Reducing Emissions by Changing How We Work
Before we had to deal with a global pandemic, most of us drove to work. This commuting accounts for a significant portion of greenhouse gas (GHG) emissions. This was underscored by the impact of COVID-19 lockdowns in early 2020: by April 2020, daily emissions had dropped 17 percent, partly due to a decline in car use as many stopped their daily commutes. As people start returning to their offices, we need to change how we work and move in order to stay on a 1.5°C pathway.
In Canada, commuting by the government’s 150,000 employees in the National Capital Region (NCR) is the second-largest contributor to operations emissions, producing 138 kt CO2 equivalent in 2016. Most of these emissions result from employees driving to and from work.
An analysis of these employee commuting habits shows that we can cut these emissions almost in half by changing how we move and work. As part of a larger study for the Government of Canada, Sustainability Solutions Group, RMI, and whatIf? Technologies explored how the government could decrease commutes and make commuting less fossil fuel intensive. It can do this by changing how we move—with public transit, cycling, and walking infrastructure, and zero-emissions vehicles, as well as by managing space and making it easy for employees to work from home. By 2050, these recommendations in the group’s subsequent report, Roadmap to Low-Carbon Operations in the National Capital Region, could reduce emissions by 45 percent.
Changing Where We Work
We found that a policy enabling employees to work from home two days per week can make a significant dent in commuting emissions at little additional cost. Implementing an effective teleworking policy requires robust IT communications infrastructure to connect employees remotely. And the Government of Canada, like many organizations, already has an initiative underway to provide this infrastructure.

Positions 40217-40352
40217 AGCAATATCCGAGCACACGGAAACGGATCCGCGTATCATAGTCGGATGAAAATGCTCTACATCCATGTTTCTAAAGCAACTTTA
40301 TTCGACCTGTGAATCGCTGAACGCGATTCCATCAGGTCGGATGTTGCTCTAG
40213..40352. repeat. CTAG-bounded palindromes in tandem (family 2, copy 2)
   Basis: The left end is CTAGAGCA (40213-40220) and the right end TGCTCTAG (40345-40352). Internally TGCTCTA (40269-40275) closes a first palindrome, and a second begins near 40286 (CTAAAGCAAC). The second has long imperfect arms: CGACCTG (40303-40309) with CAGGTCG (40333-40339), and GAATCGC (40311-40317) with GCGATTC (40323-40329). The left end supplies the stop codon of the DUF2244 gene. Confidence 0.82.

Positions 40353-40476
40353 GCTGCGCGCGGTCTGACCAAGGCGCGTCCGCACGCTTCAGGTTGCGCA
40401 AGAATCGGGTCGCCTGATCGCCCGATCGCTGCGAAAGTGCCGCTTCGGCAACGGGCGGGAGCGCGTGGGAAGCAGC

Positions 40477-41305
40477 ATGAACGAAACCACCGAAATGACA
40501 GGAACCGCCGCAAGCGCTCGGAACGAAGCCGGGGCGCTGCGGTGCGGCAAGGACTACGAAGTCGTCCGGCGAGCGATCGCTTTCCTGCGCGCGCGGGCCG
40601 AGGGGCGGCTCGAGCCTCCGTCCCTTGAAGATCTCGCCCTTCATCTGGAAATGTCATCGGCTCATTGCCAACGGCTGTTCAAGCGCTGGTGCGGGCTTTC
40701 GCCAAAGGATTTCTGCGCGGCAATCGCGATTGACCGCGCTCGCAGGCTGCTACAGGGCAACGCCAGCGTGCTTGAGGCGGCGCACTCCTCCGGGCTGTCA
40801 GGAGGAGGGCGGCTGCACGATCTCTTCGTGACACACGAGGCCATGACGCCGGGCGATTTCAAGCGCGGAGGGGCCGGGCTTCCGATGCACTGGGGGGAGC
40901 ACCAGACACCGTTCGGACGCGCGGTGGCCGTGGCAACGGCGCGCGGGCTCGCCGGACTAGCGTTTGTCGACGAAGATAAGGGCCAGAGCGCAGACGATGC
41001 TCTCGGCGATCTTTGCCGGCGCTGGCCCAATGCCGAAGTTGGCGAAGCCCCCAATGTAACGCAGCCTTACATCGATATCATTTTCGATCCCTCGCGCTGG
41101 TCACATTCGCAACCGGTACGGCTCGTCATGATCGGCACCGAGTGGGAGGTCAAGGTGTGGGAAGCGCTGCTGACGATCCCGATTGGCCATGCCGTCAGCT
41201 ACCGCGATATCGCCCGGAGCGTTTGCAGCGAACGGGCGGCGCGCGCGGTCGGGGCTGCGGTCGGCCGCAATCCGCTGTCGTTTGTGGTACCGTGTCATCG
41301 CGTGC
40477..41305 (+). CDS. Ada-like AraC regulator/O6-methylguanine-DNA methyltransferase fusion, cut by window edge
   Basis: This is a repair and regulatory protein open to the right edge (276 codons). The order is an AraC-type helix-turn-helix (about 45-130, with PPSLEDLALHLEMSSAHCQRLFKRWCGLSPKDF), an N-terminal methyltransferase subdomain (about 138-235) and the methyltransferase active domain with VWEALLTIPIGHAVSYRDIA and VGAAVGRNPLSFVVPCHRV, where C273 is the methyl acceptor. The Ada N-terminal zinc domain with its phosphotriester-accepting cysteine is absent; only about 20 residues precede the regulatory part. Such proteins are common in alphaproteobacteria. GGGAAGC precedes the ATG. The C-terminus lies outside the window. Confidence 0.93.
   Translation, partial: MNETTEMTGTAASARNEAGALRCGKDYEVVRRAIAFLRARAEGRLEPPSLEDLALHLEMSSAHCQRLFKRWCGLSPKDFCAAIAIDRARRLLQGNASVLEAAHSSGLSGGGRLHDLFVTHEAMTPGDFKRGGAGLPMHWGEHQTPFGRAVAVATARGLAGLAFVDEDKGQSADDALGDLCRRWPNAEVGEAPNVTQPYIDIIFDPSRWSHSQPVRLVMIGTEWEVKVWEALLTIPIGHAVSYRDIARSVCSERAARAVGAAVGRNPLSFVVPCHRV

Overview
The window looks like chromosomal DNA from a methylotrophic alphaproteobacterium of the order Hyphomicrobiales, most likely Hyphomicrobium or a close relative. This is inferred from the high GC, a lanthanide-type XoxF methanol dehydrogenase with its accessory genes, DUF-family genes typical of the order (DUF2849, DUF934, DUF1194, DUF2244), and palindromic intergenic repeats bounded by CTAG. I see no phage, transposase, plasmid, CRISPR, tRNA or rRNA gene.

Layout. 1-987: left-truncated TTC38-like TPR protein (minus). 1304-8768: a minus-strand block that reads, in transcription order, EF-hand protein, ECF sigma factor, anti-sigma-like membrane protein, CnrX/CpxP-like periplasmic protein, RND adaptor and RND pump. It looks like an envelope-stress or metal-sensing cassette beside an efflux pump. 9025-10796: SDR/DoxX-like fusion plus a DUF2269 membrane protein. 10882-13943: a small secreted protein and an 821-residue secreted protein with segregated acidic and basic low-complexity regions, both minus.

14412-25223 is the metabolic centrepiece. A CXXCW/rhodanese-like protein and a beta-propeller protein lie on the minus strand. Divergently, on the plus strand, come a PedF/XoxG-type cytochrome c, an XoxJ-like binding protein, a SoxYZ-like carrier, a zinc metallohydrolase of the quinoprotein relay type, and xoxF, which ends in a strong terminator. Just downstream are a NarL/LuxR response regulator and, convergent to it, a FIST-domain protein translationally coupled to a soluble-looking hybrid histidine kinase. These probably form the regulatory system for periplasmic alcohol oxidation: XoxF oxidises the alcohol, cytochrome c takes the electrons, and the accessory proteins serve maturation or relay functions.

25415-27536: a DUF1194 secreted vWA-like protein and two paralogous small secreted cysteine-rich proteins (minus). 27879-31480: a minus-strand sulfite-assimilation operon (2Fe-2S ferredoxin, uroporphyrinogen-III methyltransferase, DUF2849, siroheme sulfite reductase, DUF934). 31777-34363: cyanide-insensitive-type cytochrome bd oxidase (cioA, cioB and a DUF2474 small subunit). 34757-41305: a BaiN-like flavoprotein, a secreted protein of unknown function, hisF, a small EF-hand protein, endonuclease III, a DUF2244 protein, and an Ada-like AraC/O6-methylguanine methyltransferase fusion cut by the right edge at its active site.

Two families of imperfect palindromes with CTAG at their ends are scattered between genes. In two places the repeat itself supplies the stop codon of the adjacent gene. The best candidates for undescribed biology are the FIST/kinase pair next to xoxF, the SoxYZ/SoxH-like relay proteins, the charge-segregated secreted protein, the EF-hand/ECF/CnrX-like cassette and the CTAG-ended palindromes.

When combined with space modernization to enable employees to share desks or access co-working spaces, teleworking can reduce the floor area required by the workforce and, therefore, building emissions. At the same time, by offering employees access to co-working spaces in a variety of locations, the government can help reduce long-distance travel by enabling employees to work closer to where they live.
Changing How We Move
The number of employees who drive to work is influenced by office location. For example, compared with a single-use campus in Kanata, an Ottawa suburb, a federal building in downtown Ottawa has higher rates of transit, walking, and cycling commuting.
The Roadmap recommends the government locate new developments in areas with good transit, walking, and cycling access or design multi-use, transit-based developments where employees and residents live, work, eat, and access services and recreation within their immediate neighborhood.
Of course, even with all these changes, some employees would have to drive. Parking incentives, such as eliminating free parking except for zero-emissions vehicles, as well as promoting carpooling, could help drive those emissions down.
Capitalizing on a New Beginning
Changes to working life during the pandemic have demonstrated that the transformations recommended in the Roadmap to Low-Carbon Operations in the National Capital Region are viable. As organizations look to bring employees back to the office or redevelop or create new office space, transforming the way employees use space and offering them the flexibility to work from home can push down workplace emissions. Such changes can improve how we work and how we spend our time—and enable employers and employees to do their part in securing a safe and sustainable future.